Letter Re: Expedient Faraday Cage EMP Protection

Sunday, Sep 17, 2006

Mr Rawles,
First...this is an excellent site and, on equal footing, so is your book "Patriots". In my opinion so much so that in the course of habitually re-reading it I am wearing the book out.
In regards to EMP protection: an old refrigerator, chest freezer, unused oven, or for that matter, a metal utility cabinet etc. will work. These appliances will allow the storage of more than a few "delicate" and sensitive electronic devices. Having a redundant radio collection is advisable. These devices will function well as long as all six sides are metal, are electrically connected (a few nuts, bolts, washers and some 14-12 gauge wire will work as long as the paint/enamel has been scraped away to the bare metal where-ever the screws and wire contact the factory finished surfaces), has RF gaskets at all door and other openings and has grounding straps connected using the shortest wire run possible and the largest wire diameter available. Without a ground connection the shield may act more as an antenna than a shield and inadvertently destroy what is intended on being protected.
RF gaskets can be fashioned from fine phosphor bronze mesh polished and soldered into a narrow diameter tube or the ground braid component of any of the higher grade coax wire that has 95% braid coverage or better. After carefully removing the outer jacket of the coax the braid can be extracted. Solder a length of copper wire to one "wall" for the braid cylinder being careful not to occlude the braid opening. Depending on the diameter of the wire selected (RG 58, RG 8 etc.) literally any rigid foam, foam rubber or rubber material of near equal diameter can be inserted into the braid. A length of a child's "Wacky Noodle" toy (thin gauge) will work although a soft rubber material is preferable albeit a tad harder to locate. The ground braid will function in the same manner as a Chinese finger...it will close up when stretched. Solder the ends together after the rubber core is inserted and cut to the appropriate length. Connect the previously connected wire to the item being used as a Faraday cage. Be certain that all mating surfaces are void of any type of finish. Auto body sanding paper works well for the task. The gasket can be riveted in place or an electrically conductive adhesive can be used although far more expensive to purchase. Be certain to ground the cage.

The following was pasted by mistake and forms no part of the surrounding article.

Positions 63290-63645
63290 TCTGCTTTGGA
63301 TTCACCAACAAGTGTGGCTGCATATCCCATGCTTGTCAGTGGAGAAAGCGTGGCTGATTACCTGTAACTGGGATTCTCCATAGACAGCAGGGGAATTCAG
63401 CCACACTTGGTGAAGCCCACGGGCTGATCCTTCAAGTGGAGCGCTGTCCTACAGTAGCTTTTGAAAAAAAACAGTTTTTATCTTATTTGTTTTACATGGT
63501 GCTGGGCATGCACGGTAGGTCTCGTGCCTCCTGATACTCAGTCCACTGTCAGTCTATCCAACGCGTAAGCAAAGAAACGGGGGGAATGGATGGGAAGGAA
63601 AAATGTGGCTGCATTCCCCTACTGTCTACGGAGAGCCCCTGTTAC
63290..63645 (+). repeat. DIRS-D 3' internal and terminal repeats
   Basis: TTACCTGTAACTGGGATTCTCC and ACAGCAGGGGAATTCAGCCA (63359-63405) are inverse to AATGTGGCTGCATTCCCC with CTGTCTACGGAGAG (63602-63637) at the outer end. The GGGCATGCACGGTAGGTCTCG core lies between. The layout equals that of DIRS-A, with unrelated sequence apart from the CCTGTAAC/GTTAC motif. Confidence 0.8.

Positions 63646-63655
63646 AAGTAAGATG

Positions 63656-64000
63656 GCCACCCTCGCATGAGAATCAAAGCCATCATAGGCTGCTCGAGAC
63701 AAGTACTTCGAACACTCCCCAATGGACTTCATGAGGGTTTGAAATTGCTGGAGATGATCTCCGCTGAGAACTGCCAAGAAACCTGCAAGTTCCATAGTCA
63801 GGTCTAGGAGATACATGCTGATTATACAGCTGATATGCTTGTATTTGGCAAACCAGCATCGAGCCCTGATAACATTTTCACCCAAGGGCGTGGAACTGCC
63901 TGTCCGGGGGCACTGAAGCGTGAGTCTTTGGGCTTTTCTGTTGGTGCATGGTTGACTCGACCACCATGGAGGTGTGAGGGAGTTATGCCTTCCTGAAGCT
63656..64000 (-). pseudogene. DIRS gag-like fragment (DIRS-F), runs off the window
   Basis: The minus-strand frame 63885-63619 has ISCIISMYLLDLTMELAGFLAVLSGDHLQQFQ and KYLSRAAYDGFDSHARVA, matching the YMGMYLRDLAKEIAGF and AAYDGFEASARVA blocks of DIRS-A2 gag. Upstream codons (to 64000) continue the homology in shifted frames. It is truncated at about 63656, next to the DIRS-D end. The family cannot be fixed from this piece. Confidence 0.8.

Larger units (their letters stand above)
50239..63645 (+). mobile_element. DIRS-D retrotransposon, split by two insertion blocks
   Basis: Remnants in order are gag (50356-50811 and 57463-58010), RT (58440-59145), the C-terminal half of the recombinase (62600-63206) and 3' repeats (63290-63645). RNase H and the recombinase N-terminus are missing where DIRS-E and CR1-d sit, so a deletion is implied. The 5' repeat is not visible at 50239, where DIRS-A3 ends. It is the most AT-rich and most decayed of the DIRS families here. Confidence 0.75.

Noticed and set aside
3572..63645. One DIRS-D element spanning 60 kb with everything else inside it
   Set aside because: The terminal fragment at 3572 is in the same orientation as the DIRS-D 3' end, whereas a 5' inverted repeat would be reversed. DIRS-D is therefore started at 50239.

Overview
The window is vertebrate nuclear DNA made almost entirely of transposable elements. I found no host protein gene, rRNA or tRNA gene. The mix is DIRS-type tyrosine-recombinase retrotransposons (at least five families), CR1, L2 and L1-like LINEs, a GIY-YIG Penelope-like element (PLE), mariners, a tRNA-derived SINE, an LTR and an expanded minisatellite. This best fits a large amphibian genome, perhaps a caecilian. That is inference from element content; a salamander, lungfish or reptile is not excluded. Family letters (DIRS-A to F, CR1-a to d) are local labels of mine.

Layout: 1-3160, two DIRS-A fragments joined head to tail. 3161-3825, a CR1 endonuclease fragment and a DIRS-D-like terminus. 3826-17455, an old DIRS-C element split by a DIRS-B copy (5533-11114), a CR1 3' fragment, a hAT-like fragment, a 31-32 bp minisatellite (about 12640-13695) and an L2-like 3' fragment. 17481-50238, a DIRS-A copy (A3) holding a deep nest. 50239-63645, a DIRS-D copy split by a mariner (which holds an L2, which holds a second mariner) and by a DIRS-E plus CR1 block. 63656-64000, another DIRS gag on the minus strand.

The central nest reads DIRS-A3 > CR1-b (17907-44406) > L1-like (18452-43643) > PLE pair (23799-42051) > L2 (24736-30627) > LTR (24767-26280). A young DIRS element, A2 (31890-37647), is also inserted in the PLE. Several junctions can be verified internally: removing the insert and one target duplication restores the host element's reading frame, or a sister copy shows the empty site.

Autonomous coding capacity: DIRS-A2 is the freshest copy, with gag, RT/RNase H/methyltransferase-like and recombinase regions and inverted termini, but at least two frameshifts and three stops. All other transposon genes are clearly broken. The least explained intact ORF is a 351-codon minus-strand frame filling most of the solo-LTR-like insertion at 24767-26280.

Older receiver/transceivers with discrete rather than flat pack electronics (high I.C. chip populations) are good backups and, in the C.B. class, less costly. As a note the newer radios have very static sensitive and EMF sensitive components in them and as such require a higher level of protection. Lowe's, Home Depot and other building supply outlets sell self adhesive copper foil (a type of flashing material) that is wonderful for EMF shielding and it is solderable therefore affording complete protection if need be as long as a ground wire is connected and all seams are sealed (soldered works well). The foil is thick enough to withstand abuse and yet thin enough to be cut with scissors.
Second...do you or any of your esteemed readers know of any studies examining the results of high power EMF and their effects on solar panels? Being that the inherent design of photovoltaic arrays are such
that the interconnection on and between the individual cells forms a grid whereby the potential exists for a large EMF field to create an extraneous voltage in the panel thereby causing all sorts of damage to anything connected to it/them. I have done some search engine queries and contacted a few manufactures but have not gotten any results to date. - Joe in Tennessee


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